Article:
Minerals testing specialist Campbell Brothers delivered a better than expected profit, a higher dividend and declared it had up to $400 million spending power for acquisitions in the back pocket - so, of course, its shares copped a hiding.
Part of its problem is most likely that the Campbell chief, Greg Kilmister, kept away from forecasting the outcome for its new financial year, which was no break from tradition. The group has almost always not made predictions until the annual meeting.
At any rate, its shares dropped 60? to $56.70, bringing to 18 per cent the fall since its shares topped out at $69.28 at the beginning of this month.
The final dividend of $1.30 a share, 15? above forecasts, which brought the annual pay-out to $2.25, was not enough to turn aside market uneasiness.
From what Insider can glean, the wariness comes from signs within the result that Campbell's profit margins, particularly in Europe, came under pressure - and in a global environment as unpredictable as this, that is sufficient to generate a discount on the shares.
As Richard Coppleson of Goldman Sachs said in his report yesterday: "Specifically we noted that US and Europe report fourth-quarter EBIT [earnings before interest and tax] of $US36.4 million, below our forecast of $US42.4 million ... with lower than average selling prices more than offsetting higher than expected volumes."
The Goldman numbers also noted that Campbell's result had been helped by lower interest costs and tax, which should have significantly raised the outcome.
The decline in quality of Campbell's performance will now be closely monitored, especially against a backdrop of fears that falling commodity prices will trigger a drop in mining projects and exploration.
The upside of the spread of Campbell's business is that even if the focus shifts from Australia because of local issues - such as mining costs and the main ore customer, China, buying elsewhere - Campbell ought still to be picking up the business in Africa, Asia and South America.
DJS' PAPER LOSS
Depending on whether having Simon Marais and his funds management business Allan Gray (nee Orbis) on your share register is deemed a good thing, upmarket department store group David Jones now enjoys the value investor's presence.
The substantial shareholding notice from Allan Gray lays claim to 26.5 million shares, equivalent to just over the 5 per cent disclosure level, bought at an average cost of $2.61 between August and now.
Marais's presence on a register is rarely passive - he buys in because he thinks stocks are undervalued and then sets about reminding companies of their obligations to produce value for investors.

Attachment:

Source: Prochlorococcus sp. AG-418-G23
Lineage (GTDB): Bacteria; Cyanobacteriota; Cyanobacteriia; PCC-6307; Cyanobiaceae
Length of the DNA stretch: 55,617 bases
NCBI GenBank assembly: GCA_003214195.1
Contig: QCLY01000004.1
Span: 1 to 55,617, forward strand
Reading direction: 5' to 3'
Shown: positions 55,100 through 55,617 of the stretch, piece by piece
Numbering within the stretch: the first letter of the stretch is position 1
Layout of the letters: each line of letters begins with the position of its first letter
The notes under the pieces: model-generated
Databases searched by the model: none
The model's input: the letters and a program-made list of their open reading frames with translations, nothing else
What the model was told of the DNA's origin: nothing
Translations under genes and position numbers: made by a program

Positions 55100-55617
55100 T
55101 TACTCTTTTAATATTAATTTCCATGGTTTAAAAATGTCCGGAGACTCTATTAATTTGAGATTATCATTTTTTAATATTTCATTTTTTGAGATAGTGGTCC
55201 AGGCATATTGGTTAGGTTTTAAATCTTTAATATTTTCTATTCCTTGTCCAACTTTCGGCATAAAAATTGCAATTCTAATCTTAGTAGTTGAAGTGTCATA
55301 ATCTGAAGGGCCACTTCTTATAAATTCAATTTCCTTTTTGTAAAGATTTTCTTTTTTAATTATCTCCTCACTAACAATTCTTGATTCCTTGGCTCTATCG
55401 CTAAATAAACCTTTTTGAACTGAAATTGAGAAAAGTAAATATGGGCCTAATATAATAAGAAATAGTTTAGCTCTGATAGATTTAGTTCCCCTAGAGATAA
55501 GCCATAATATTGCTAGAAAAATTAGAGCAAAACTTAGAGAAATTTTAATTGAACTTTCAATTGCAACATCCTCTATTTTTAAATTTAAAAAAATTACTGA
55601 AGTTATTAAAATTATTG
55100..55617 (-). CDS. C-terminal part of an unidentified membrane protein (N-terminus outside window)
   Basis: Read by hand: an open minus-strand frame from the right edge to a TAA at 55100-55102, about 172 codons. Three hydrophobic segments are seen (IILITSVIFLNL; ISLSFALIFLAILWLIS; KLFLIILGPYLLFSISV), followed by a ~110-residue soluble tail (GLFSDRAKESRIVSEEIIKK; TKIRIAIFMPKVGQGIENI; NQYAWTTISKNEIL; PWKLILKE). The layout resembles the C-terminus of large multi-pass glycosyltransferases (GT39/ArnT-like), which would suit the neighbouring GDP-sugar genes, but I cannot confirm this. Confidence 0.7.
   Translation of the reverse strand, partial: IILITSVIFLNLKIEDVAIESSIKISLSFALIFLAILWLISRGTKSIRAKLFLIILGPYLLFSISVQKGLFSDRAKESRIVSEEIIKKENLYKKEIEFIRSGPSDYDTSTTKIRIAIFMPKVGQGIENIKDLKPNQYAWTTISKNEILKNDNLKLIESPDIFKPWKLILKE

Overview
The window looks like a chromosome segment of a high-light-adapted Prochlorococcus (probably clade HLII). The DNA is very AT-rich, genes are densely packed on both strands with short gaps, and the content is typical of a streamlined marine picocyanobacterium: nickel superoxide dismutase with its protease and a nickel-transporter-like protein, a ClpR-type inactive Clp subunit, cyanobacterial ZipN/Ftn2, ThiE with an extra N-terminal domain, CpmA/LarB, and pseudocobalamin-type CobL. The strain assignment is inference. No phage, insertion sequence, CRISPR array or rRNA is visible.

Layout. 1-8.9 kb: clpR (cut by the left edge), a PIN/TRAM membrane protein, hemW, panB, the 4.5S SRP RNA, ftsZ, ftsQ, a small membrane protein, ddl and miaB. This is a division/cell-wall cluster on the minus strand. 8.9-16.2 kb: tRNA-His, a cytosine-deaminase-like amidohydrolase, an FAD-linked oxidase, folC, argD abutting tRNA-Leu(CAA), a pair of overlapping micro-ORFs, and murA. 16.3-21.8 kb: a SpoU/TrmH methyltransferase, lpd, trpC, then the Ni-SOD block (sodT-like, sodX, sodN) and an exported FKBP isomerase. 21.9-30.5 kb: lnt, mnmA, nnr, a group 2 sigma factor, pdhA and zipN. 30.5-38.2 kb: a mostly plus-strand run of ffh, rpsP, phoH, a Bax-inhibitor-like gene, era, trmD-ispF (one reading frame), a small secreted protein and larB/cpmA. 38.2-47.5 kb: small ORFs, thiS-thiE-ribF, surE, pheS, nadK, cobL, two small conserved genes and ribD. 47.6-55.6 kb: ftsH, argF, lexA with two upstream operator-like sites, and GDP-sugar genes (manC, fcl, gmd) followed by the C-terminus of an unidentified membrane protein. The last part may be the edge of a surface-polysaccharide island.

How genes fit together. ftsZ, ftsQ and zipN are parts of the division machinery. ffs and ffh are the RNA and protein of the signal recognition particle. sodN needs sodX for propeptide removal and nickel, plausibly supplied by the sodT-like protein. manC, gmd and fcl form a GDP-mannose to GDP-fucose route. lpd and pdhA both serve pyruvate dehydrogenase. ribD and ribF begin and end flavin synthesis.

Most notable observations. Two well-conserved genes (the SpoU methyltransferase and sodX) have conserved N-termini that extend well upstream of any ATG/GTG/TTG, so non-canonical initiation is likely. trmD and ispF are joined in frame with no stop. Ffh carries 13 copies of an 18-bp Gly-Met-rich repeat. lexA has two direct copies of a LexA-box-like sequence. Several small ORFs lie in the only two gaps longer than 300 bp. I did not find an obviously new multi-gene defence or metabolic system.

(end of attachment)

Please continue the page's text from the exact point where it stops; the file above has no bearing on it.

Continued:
Occasionally it involves push and shove, as in chasing down Spotless's board on engaging with a potential bidder. Spotless, in the end, recommended that offer from Pacific Equity Partners.
Insider does not disagree with the principle of keeping public company boards "honest", although questions whether every offer should be accepted just because it is the best thing going at the time.
Sadly for Marais and the team, the DJs price has not been near $2.61 since March, meaning a paper loss of about $10 million at the moment.
Going in the opposite direction on DJs' register was Matthews International Capital in San Francisco, which sold its stake down by 1 per cent to 5.2 per cent last week.
Other fund managers might like to look at the shareholdings notices of Allan Gray and Matthews International as templates for being informative, detailed yet concise.
Contrast that with Alex Waislitz's Thorney Holdings, which said on Friday that it had reduced its stake in Skilled Group by 2.64 million shares, which unhelpfully noted that the sales had been "on market sales" at "market prices".
Thorney might want to have a read of the fine print directions on substantial shareholding forms: "Details of the consideration must include any and all benefits, money and other, that any person from whom a relevant interest was acquired has, or may, become entitled to receive in relation to that acquisition."
Fascinating to see the Karam family's TMA Group, which delisted itself last year with a balance sheet of about $50 million of assets and $26 million of liabilities, is apparently contemplating a $230 million offer for printer PMP.
The last time that Insider looked at PMP's balance sheet, it was carrying about $170 million in debt.
That is still an enterprise value nudging $400 million, which implies either the Karams have found some extraordinarily entrepreneurial bankers, or TMA was hiding its light under a bushel before delisting.
The "privatisation" of TMA was controversial because the Karams already controlled 80 per cent and were not offering to buy out minorities.
So, when last year the Karams did not want to part with the perhaps $2 million it might have cost to buy out small investors, this year they are prepared to spend 200 times that amount.
Insider would guess probably the only way the deal works is for TMA to keep a bit that it wants and flog the rest of PMP.